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Creating better clients

12 December 2012

The UKWA advises that investigating credit worthiness and clearly defining terms and conditions can prevent tricky relationships developing with clients

The UKWA advises that investigating credit worthiness and clearly defining terms and conditions can prevent tricky relationships developing with clients

An efficient credit control department is absolutely essential for any company hoping to escape the jaws of the current recession. But credit control isn't just about making sure your invoices get paid on time. For 3PLs, the need to investigate the fiscal worthiness of both existing and new clients has become an increasingly crucial function.

“It is important to run financial checks on a new client before you start to do business with them, but it is equally advisable to run regular checks and keep up to date with the state of the balance sheet of long term customers,” says Julia Lucas, financial controller of Hellmann Worldwide Logistics and chair of the UKWA's finance committee.

To ensure that exposure to risk is limited, it is advisable to build up a picture of your client - or potential client's - financial position. Credit checks, such as those offered by Experian, are a simple and cost efficient way of doing this. The checks can also be supported by research at Companies House to ensure that the client is up to date with the necessary paperwork.

But what if your investigations throw up doubts about the customer's status? “If your research indicates that the client's financial position is marginal, you should take a closer look at the company's full accounts,” says Lucas. “The accounts should give you a better understanding of the firm's position but, if the figures don't give you any comfort, try talking to the financial director or managing director,” she adds.

Lucas continues: “Personal interaction is important. If key personnel are happy to talk and are open about their financial position and seem on top of the company's strategy, you get a more positive picture of them. As with so many other aspects of business life, the personal relationship you have with your clients can be very useful in helping to manage the effects if they encounter difficulties in paying their bills to you. Keeping the lines of communication open can make it possible to set up alternative payment patterns to support your client's cash flow while ensuring you collect your debts within a reasonable time.”

Of course, in the current climate particularly, it is hard to turn business away and any decision to forego a new account or restrict credit to an existing one for financial reasons often leads to confrontation between credit control and the sales department. “Sales people are always keen to do the deal but it is important that they realise that if the new client doesn't pay, then the company doesn't make any money. It is as simple as that,” she concludes.

Even when clients prove credit worthy, it is advisable to use standard industry terms and conditions in dealings. These are principally a mechanism to regularise the commercial relationship between the supplier of a product or service and the supplier's customer. For a service provider, using standard terms is a cost-effective way of protecting your position, especially when dealing with numerous customers.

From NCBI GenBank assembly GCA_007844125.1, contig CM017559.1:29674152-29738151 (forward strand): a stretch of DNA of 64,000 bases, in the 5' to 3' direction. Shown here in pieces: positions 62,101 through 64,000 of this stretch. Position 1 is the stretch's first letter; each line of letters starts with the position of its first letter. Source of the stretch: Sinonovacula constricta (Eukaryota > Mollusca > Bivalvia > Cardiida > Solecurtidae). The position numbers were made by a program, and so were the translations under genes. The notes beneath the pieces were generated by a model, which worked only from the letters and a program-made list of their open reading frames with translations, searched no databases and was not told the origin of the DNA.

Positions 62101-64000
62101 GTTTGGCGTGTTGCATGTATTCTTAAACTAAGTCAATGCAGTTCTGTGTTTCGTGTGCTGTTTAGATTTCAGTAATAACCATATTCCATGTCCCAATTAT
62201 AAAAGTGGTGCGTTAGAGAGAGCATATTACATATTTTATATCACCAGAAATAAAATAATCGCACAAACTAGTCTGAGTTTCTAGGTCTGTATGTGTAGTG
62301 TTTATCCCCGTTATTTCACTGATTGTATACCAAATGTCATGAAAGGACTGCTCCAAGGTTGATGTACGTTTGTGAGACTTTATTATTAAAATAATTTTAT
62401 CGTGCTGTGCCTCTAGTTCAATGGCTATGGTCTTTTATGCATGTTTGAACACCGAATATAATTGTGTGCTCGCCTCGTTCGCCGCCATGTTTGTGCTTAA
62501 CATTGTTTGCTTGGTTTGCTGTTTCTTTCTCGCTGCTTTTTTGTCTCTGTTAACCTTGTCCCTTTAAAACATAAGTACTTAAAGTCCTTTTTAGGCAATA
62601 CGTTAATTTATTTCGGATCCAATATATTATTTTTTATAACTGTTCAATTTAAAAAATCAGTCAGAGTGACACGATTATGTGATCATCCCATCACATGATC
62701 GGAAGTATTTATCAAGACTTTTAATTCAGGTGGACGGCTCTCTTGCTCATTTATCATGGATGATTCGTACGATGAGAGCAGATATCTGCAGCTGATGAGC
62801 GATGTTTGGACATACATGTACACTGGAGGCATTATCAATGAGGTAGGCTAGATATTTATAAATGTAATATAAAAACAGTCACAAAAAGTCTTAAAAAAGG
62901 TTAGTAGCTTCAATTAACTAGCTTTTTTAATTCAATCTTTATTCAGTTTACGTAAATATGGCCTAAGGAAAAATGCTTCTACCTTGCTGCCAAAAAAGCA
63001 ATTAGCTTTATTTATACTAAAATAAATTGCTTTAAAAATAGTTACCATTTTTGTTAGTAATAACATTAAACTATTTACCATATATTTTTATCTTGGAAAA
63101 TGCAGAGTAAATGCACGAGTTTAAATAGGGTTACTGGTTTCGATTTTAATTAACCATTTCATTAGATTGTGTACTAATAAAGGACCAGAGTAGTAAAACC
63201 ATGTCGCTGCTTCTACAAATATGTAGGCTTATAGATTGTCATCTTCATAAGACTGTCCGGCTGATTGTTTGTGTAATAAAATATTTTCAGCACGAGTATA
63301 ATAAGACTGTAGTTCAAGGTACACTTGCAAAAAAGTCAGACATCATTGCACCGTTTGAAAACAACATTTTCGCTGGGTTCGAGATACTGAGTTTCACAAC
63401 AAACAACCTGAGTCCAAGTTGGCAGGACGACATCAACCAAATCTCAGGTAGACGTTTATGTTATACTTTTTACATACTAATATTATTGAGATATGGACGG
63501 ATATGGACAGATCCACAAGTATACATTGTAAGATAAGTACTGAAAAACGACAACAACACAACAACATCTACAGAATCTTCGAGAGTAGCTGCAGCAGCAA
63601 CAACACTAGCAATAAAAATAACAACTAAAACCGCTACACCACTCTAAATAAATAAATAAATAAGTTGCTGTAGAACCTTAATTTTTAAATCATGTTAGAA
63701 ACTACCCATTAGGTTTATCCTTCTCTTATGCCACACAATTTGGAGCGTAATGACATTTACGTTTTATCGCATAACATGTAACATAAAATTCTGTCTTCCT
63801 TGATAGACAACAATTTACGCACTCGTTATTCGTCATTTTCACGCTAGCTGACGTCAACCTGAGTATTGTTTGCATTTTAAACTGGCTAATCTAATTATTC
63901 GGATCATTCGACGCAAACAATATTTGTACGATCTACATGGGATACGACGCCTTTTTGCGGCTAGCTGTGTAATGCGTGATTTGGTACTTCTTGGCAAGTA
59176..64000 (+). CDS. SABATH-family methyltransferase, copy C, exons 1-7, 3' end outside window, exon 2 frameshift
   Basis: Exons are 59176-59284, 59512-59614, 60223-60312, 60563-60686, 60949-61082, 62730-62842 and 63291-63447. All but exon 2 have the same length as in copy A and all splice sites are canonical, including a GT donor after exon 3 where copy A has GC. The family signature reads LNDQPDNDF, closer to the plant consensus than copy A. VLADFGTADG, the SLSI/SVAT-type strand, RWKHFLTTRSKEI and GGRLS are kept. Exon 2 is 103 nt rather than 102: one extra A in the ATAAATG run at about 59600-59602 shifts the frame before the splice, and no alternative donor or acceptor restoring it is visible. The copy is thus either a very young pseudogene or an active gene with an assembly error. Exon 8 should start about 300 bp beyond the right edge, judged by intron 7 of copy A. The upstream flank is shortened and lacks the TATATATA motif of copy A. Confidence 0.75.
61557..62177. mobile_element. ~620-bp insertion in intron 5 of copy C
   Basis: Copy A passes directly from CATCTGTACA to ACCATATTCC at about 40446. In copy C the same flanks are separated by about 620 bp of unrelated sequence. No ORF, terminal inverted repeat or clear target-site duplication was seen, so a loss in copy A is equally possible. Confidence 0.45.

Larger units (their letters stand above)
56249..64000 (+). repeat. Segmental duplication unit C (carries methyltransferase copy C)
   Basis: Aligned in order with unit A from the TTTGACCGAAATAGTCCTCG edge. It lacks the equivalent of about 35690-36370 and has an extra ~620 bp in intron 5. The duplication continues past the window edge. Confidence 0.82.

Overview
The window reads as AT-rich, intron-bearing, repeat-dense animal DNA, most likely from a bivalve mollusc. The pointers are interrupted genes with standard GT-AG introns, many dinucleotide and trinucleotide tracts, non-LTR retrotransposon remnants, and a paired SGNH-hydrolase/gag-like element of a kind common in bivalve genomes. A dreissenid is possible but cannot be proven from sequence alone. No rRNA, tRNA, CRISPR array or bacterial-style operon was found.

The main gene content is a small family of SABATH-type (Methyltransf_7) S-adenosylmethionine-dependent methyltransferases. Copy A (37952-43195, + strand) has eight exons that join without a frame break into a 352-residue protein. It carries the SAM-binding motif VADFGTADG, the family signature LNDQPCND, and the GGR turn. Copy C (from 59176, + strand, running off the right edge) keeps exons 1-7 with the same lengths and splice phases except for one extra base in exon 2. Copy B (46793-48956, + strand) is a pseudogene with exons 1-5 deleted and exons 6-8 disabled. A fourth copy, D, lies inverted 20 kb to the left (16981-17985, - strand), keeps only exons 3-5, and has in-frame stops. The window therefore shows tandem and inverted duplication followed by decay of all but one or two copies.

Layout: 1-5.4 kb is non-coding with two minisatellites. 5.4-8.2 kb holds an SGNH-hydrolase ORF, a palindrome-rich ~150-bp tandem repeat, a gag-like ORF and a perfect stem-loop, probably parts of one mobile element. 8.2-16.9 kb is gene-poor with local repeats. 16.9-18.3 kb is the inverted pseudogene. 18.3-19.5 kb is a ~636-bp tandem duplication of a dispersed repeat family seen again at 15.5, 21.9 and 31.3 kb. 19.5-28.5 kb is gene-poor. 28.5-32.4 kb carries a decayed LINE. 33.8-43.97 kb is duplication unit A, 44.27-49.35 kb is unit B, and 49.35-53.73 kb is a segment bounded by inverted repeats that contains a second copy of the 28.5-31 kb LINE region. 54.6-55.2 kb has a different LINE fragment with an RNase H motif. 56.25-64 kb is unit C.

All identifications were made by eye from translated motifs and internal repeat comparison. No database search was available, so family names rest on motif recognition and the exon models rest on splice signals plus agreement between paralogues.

However, standard terms can only perform their function if they are effectively incorporated into the contract between the parties.Warehouse operators, hauliers and other logistics service providers need to ensure the customer (and the owner of the goods, if not the same person) understands and agrees that the contractual relationship will be on the operator's terms.


Seeking to rely on terms only to find that they have never become part of the contract is an easy situation to find oneself in, especially when handling goods that are owned by someone other than your customer. It is always best to have your standard terms and conditions incorporated in writing, as proving that they have been agreed orally is not always straightforward.

It is important that hauliers who are looking to add warehousing services to their service portfolio have some form of storage contract in place as, surprisingly, goods held in a warehouse face a much wider range of potential causes of damage than goods in transit. “Once in the warehouse, careless handling - whether manual or by forklift truck, damp, fire, pest or even the proximity of other goods which have the ability to contaminate products stored nearby, are all potential causes of product damage,” says UKWA CEO Roger Williams.

“The value of goods stored may be high and, unless the
warehouse keeper has dealt with the issue of value in a storage
contract, he may be liable for the full value of the goods in the
event of a disaster.”

It is, therefore, important that within all contracts the
responsibilities of the customer and the logistics service provider
are made clear.

Very often hauliers, warehouse operators and freight forwarders quote more than one set of terms when dealing with customers. They may, for example, have separate storage terms and haulage terms. If a problem arises - say, a dropped pallet in the yard - it is sometimes not clear which set of conditions applies to that situation, and sometimes the legal position may be that none do.

That's why many companies in the warehousing and haulage sectors, use the UKWA Conditions of Contract as the basis for their standard terms and conditions. UKWA Conditions of Contract cover a broad range of services such as freight forwarding, haulage and warehousing. By using UKWA's Conditions our members do not have to prepare three different contracts to encompass these distinct areas of their business - one document is sufficient.
 
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